Frequently Asked Questions
North American Western Dressage offers opportunities for members to compete in virtual and live schooling and recognized shows. A basic membership, currently at no charge, will enable you to receive our newsletters packed with the latest information about Western Dressage.
Premium Membership can be purchased through our regional affiliates. Premium members receive:
- Discounts on clinics and shows put on by North American Western Dressage and any of our regional affiliates.
- Discounted rates for participation in the Virtual Schooling Shows
- Educational opportunities including online video coaching
- Free access to select classes from the Western Dressage University
- Promotional support for facilities, clubs, trainers, clinicians, and individual riders
Any breed of horse can make an excellent Western Dressage horse. The organization is quite diverse and welcomes any horse that is physically fit enough to perform the movements. All breeds of horse benefit from learning the fundamentals necessary to improve their balance and athleticism.
A Western Dressage riders tack should be clean and fit the horse. Use of western saddles is acceptable and welcomed. Use of any traditional western headstall is appropriate. Western attire, belt, long sleeve shirt with a collar, and western footwear. Beginning in 2012, western style cavessons will be allowed, but must be adjusted loose enough to permit two fingers comfortably between the cavesson and the horse's nose. The preference is for horses to be shown in a snaffle type bit, but traditional curbs allowed in most western pleasure classes will be permitted. A protective helmet is highly recommended for all riders but mandatory for those riders under the age of 18.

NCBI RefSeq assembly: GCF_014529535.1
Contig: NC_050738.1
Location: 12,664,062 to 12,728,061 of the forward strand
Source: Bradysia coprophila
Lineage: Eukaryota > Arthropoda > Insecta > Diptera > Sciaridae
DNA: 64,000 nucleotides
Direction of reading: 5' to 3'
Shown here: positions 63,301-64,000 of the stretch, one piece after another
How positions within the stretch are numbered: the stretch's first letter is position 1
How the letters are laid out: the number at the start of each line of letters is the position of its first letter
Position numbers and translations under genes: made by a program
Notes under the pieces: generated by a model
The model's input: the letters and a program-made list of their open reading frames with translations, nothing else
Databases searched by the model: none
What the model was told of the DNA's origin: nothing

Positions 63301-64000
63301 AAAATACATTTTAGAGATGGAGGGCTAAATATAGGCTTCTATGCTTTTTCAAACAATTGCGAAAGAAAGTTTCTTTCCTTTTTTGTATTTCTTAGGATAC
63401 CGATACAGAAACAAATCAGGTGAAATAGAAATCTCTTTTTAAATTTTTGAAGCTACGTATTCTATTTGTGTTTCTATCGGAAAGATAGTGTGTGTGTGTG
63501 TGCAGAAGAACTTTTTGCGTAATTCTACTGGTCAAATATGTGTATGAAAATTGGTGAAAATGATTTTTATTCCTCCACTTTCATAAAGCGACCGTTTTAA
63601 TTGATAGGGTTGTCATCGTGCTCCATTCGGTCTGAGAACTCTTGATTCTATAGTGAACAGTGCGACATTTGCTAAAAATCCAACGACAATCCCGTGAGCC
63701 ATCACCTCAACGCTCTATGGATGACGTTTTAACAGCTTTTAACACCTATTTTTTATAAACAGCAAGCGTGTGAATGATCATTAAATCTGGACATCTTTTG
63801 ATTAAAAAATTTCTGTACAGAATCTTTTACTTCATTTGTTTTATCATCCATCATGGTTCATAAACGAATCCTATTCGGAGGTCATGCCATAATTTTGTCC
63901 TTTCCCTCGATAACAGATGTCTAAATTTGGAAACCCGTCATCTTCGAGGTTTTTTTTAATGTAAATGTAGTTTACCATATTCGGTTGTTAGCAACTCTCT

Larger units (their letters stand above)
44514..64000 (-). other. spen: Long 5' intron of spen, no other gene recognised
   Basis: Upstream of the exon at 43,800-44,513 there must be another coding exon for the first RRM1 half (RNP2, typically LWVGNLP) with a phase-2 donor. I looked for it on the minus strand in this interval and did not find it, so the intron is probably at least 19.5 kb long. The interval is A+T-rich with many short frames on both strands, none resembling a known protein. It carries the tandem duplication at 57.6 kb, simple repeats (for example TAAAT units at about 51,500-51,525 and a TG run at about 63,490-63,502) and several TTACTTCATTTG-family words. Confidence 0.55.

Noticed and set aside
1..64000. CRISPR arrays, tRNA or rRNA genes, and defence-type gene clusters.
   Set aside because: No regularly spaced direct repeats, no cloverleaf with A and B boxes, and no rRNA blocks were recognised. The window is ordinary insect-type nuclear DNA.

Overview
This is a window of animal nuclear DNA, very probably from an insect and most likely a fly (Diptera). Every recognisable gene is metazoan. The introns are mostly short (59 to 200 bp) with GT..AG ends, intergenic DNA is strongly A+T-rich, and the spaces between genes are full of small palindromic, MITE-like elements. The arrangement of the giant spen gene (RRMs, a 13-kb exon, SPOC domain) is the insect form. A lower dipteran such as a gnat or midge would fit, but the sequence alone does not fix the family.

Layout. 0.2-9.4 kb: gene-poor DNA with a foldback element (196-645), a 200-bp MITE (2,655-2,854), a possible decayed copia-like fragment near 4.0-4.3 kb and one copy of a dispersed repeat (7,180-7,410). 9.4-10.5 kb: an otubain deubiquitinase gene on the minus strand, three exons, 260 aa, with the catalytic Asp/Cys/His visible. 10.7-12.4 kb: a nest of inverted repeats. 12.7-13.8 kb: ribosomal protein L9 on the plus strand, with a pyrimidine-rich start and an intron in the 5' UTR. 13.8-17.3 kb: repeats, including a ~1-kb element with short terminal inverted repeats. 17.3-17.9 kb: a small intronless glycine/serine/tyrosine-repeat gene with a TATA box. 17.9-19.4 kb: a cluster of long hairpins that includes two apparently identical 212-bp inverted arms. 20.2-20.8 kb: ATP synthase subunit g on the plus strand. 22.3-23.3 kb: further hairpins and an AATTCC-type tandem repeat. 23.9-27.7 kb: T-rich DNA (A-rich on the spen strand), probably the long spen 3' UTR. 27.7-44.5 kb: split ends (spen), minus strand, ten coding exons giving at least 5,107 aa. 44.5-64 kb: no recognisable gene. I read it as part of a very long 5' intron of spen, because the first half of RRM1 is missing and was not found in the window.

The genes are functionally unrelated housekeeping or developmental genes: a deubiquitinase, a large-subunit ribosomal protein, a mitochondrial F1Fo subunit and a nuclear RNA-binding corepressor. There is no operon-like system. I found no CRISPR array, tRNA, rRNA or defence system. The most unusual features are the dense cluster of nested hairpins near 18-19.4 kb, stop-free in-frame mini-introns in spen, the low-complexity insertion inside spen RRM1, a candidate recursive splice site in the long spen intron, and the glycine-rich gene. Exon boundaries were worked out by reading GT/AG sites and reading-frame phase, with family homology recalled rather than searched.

No, Western Dressage and English Dressage, while similar are not the same. One of the most obvious differences in the two disciplines is the change in tack. Most gaits are the same including walk, trot and canter; the gait must be natural to the horse's confirmation. Lightness of the hands is encouraged in Western Dressage and the contact from the rider to the horse should involve soft contact. North American Western Dressage NAWD is committed to preserving the quality and the progressive nature of the dressage training scale, but our judges will be trained to reward relaxation, suppleness, and rhythm. There will not be rewards for the huge gaits seen in many of today's warmbloods. As time goes on, we intend to incorporate more Western elements into our tests, but only if they will not compromise the quality of classical dressage
No, Western Dressage is not the same as Reining, but there are many similarities. Western Dressage, like reining, seeks to have a well-trained, obedient, flexible, supple, and balanced horse. However, we does not use spins, sliding stops, or run down movements as part of our training or test. Reining is yet another discipline that can benefit from cross training in Western Dressage, and a retired reiner would make a great Western Dressage mount!
Yes. North American Western Dressage has written six levels of Western Dressage tests, which is the equivalent of the United States Dressage Federation (USDF) 4th level tests. These tests will be used for all NAWD recognized shows and we have applied for licensed affiliate status with the USEF. Any show organizer is welcome to use our tests and we will help promote your show if you do, please contact us for more information.
There are also basic and primary tests available under the Morgan division of the United States Equestrian Federation (USEF)
No, being inclusive to all people and breeds is part of North American Western Dressage NAWD Mission Statement There is no need for you to belong to another equine group or for your horse to have to be registered with a particular breed organization.